Family Photo Shoots – You CAN Take Great Photos!

You only need to look at sites such as Pinterest and Instagram for proof that you don’t need to be a professional photographer to capture fantastic family moments. The only limits to your photographic genius are your time and creativity. If you have never done a family or group portrait before don’t be intimidated. With a little planning, doing a family portrait should be fun for both you and your family. Who knows you might even enjoy it! Following are a few quick tips to help you have a successful and fun photo session.

1. Use a tripod when possible: There are two big advantages to putting your camera on a tripod. First, it forces you to slow down. You can check your settings, and review the composition to make sure you’ve got everything right. And two, it allows you to steady the camera even if your hand isn’t steady. You may get a great shot but if it is blurred because the camera was shaking than the shot will be ruined. In some cases; however, like photographing kids running or doing more documentary style photography, it may be better to shoot hand held.

2. Lock the focus: Assuming you’ve taken #1 to heart and are using a tripod, the camera will not be moving. And, if you are taking a posed shot, your group will most likely not be moving also. But if you will be moving closer to or further away from the subject, you are likely to lose focus. Beginners should set their camera up to use the automatic focus setting so that each shot is clear and crisp.

3. Arrange people with heads staggered: What you want to avoid is a boring straight line, row, or column of heads. Diagonal lines are more dynamic and add interest to an image, so try to do that with the people in your group. Use natural props, whenever necessary, such as logs or walls to seat people or bring small folding stools. Natural props will effortlessly enhance the aesthetic of the photo.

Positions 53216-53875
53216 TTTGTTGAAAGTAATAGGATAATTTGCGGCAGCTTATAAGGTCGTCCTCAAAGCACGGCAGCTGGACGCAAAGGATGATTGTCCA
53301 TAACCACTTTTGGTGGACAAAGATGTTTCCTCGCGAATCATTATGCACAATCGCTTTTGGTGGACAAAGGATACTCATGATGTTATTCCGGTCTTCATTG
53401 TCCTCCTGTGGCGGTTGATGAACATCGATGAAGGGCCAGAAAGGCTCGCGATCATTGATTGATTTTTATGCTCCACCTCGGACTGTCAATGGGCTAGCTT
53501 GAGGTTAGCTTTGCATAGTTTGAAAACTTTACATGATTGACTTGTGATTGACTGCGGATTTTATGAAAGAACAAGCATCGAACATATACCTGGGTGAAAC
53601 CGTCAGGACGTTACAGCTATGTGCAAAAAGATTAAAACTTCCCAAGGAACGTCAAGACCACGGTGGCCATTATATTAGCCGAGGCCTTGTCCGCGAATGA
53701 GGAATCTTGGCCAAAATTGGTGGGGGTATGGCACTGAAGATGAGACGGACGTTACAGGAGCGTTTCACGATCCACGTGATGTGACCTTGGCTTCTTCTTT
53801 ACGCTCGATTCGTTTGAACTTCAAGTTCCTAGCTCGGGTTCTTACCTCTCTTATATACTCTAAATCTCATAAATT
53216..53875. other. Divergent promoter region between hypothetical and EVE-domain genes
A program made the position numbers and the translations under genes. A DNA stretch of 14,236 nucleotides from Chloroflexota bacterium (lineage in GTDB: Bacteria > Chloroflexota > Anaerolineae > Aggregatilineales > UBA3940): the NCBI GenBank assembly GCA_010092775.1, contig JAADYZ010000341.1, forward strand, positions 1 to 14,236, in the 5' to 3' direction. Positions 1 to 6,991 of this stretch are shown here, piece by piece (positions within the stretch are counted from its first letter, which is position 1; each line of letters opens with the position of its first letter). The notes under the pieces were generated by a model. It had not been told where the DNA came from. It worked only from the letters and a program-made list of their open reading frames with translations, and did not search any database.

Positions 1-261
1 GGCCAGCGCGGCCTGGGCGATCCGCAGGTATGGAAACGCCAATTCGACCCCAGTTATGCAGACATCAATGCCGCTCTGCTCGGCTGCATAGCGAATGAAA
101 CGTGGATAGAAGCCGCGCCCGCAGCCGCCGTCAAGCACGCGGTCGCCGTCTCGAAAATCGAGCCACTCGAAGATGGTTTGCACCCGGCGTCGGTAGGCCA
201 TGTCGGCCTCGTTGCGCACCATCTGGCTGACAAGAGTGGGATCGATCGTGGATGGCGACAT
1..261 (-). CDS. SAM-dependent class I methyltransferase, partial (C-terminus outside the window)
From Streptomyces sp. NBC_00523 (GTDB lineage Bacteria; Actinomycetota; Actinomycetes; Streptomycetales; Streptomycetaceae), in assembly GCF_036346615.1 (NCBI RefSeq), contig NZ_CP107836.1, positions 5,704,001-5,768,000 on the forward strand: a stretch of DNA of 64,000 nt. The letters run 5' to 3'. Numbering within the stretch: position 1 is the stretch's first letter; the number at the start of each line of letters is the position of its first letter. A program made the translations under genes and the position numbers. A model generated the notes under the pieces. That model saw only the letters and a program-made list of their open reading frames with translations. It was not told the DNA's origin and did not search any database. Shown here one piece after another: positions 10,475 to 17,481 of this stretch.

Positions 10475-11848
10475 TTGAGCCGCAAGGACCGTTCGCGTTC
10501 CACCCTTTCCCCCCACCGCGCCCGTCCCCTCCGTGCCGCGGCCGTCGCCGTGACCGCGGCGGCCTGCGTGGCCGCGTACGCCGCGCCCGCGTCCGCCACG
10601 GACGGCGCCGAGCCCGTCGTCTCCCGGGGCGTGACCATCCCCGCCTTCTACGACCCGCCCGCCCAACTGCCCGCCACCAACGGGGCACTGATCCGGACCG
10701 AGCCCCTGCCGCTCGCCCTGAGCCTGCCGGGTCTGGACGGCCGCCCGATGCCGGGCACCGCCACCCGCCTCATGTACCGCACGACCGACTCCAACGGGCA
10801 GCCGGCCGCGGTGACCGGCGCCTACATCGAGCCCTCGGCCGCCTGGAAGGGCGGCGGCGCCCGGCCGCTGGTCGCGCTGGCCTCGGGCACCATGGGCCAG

4. Allow kids to be kids and get goofy with them: Parents often place rigid expectations on their children during a photo sessions. So for many kids they feel pressured to “perform” and don’t typically enjoy family portraits. If you allow your kids to have fun and express their personality, then you will be rewarded with a few fantastic candids of your little ones actually smiling. Bring along props such as favorite toys or books. If the kids don’t want to sit and smile don’t force them. Let them run around and be kids for a while and shoot that. Play with them, make it fun. Then they may cooperate and sit for a bit a few minutes later.

5. Pay attention to posing: This is a general rule when photographing any people and it’s a good one. People tend to stand stiff and rigid when you position them, so you need to get them to bend a few body parts to look more natural. Nobody naturally stands stiff as a board.

6. Lighting is key: Light can make or break any photograph, portraits are no different. The biggest thing you want to make sure you do for portraits is get light into your subjects’ eyes. There are many ways to do that including using natural sun light, metal deflectors, lamps, among others.

7. Have a little fun with it and “let it go”: Create a few really whacky shots at the end of the session (or even in the middle if the energy seems to be fading). Tell them to do a group squish and really get them to squish. Ask them to jump in the air or make goofy faces (you make one too). It lightens up the mood and encourages smiling.
Coordinate clothing: Your family should think about what they are going to wear in advance. Before you meet with your family you should guide them in a wardrobe choice. Ultimately it is up to you and your family’s style to choose what to wear. However wardrobe choice can make a big difference in the end result of the photos. Families should avoid things like clashing colors, mixed styles, and inappropriate clothing.

8. Location, location, location: If possible, choose a location that has significance or will add to the overall appearance of the photos. For example, use the garden of a family member or a viewpoint that overlooks a city in which some of the family live or used to live.


Have any tips that you would like to share? Feel free to share them below!


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